A snapshot of the retail stocks in the XDJ shows that only three of 14 stocks delivered share price gains in fiscal 2017. Notably, these three stocks are in the travel and e-commerce sectors.
Webjet was the star performer with a gain of 74%, followed by Flight Centre Travel Group which delivered a gain of 21.2%. Trade Me Group (TME) gained 14.5% for the 12 months.
Interestingly, these stocks have traded strongly in the first three days of fiscal 2018, with Flight Centre being the standout performer – the company’s share price increased 15% relative to its end of financial year closing price of $38.30.
While many had written off Flight Centre, suggesting its bricks and mortar business would weigh on earnings from its online operations, if the six-month share price comparison with pure Internet play Webjet (black line highlighted below) is any indication, this theory could be flawed.
Identifying reasons for performance is a stock picker’s Holy Grail
In terms of formulating an investment strategy that works across all of the retail sector, it is about determining how Flight Centre has been able to successfully compete with the likes of Webjet.
Firstly, the company has invested heavily in establishing an online sales business to complement its substantial store network. Management recently said that it expects online sales to reach the $1 billion mark in the near term.
It is also worth noting that travel can be a very personal and complex experience, one which doesn’t necessarily lend itself to e-commerce sales practices.
Often travel agendas are made up of a mix of flights, accommodation and transfers, all being highly reliant on synchronisation. Even packaged products won’t necessarily fit the needs of travellers who need to tweak arrangements – a procedure which is much more easily arranged in a face-to-face setting.
Identifying bricks and mortar retailers’ advantage
Of course there can be other factors at play which make the bricks and mortar sales point more attractive than online purchasing.
One of the key factors worth considering is the type of products being purchased. Issues such as the benefits of a ‘touch and feel’ experience right through to the logistics of product delivery are important.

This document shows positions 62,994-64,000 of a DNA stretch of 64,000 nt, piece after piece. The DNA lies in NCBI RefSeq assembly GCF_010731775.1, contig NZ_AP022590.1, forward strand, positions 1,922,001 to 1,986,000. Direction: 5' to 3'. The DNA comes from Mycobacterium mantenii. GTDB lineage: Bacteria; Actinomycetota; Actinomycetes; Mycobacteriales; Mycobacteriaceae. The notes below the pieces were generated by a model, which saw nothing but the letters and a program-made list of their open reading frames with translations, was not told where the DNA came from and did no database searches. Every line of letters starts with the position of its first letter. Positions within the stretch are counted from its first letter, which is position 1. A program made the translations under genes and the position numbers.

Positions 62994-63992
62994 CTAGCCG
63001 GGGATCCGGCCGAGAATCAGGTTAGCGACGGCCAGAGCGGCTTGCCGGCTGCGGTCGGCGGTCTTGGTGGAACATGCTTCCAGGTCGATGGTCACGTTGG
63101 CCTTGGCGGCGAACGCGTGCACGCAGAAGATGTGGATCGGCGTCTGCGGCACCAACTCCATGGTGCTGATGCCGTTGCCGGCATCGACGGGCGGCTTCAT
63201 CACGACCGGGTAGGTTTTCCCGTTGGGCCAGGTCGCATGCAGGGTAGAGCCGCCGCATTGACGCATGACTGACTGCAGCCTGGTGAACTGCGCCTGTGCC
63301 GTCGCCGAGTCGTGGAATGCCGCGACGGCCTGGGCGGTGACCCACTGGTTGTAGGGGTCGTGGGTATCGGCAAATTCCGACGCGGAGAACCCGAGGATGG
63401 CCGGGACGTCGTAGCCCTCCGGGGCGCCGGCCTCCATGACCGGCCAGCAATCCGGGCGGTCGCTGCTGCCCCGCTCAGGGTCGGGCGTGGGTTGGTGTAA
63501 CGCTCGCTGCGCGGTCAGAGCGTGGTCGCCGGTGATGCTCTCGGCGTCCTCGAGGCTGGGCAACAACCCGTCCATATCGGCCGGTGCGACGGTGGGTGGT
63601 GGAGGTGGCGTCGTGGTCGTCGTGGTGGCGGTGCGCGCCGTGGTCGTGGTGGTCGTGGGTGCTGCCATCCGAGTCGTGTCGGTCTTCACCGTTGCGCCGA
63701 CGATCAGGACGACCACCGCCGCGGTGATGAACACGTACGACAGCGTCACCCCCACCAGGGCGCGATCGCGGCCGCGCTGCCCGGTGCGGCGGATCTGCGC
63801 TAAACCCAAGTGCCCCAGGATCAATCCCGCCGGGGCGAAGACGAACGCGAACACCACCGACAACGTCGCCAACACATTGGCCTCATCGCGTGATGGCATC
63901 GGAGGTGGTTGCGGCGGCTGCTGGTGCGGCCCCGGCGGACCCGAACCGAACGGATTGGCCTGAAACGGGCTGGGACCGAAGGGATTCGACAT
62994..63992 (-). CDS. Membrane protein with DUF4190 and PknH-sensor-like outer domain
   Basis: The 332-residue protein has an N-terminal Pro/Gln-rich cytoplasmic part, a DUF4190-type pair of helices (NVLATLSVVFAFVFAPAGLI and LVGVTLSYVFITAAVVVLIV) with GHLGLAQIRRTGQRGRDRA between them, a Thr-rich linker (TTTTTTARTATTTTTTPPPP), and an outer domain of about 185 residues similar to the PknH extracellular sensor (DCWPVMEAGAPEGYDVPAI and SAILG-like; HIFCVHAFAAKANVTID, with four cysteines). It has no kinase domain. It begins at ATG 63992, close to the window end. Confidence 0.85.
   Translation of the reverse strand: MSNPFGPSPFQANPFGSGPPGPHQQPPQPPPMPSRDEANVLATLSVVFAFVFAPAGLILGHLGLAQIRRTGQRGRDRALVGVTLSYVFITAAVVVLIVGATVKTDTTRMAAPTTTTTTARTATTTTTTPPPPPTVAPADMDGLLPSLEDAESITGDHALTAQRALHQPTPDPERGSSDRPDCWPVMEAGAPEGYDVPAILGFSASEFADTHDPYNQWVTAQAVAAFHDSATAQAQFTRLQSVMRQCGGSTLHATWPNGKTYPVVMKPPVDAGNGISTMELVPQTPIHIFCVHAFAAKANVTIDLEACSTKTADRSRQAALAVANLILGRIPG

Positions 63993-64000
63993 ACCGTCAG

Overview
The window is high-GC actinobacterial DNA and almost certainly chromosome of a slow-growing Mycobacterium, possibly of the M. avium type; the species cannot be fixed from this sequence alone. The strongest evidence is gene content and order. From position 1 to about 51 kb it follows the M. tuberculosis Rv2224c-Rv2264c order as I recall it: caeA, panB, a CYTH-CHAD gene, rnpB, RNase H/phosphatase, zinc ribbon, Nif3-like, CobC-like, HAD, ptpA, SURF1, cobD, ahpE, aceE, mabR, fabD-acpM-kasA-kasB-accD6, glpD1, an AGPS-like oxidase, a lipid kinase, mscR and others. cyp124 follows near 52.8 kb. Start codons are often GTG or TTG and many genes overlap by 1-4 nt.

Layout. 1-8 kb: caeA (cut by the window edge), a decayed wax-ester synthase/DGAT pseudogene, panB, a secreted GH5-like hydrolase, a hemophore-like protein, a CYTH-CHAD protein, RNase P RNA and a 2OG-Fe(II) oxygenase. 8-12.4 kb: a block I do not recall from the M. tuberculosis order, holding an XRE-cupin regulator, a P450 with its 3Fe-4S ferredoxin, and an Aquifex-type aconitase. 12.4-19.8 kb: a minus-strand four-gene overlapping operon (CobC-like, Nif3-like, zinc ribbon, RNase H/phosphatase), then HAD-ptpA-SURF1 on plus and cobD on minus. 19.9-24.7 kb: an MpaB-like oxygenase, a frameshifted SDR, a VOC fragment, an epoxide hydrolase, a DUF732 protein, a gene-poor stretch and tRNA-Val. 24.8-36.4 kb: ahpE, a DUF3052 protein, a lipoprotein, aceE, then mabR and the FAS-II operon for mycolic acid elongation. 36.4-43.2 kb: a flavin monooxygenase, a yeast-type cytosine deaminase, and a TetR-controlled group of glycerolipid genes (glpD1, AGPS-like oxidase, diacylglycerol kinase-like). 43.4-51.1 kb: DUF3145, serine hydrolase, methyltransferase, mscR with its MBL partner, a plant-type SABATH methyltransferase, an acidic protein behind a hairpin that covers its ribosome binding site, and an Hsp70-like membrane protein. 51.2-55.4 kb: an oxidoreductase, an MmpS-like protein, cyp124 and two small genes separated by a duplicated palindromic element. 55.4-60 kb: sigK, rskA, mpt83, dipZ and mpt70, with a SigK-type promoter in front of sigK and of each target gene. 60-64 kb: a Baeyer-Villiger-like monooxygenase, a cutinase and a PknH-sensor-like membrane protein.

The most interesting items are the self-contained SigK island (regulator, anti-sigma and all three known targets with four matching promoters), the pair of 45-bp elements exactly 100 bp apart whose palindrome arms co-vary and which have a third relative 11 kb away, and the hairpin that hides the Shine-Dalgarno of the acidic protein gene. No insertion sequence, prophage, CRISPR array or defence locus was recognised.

This is where retailers of larger, higher-price point products – as well as items that are time sensitive – have an advantage.
White goods are a prime example. Will consumers take a punt on an e-commerce supplier delivering a refrigerator before fresh and frozen foods spoil? Can a family household do without a washing machine for an extended period of time?
High price point electrical equipment is also worth considering. Will the purchaser of a 60-inch television be comfortable buying such an item without seeing it functioning in a store environment rather than viewing an image on a computer screen?
And lastly, having identified exactly which television to buy, why trust a third-party to transport such a valuable and sensitive item when most family cars can do the job?
While items such as computers, laptops and iPads are much smaller in size, the ‘touch and feel’ experience remains important.
If these issues are ones that can make certain bricks and mortar retailers more compelling investment propositions than fashion retailers, for example, that might explain the recent strong performances delivered by JB Hi-Fi and Harvey Norman.
Given they are both bouncing off recent 12-month lows, as can be seen on the above chart, and are trading at discounts to consensus price targets, they may represent one of the ‘pockets of value’ I mentioned earlier.
From a stock picker’s perspective, there are clearly identifiable reasons why consumers have, and will continue to opt for, the bricks and mortar shopping experience – particularly when it comes to these kinds of purchases.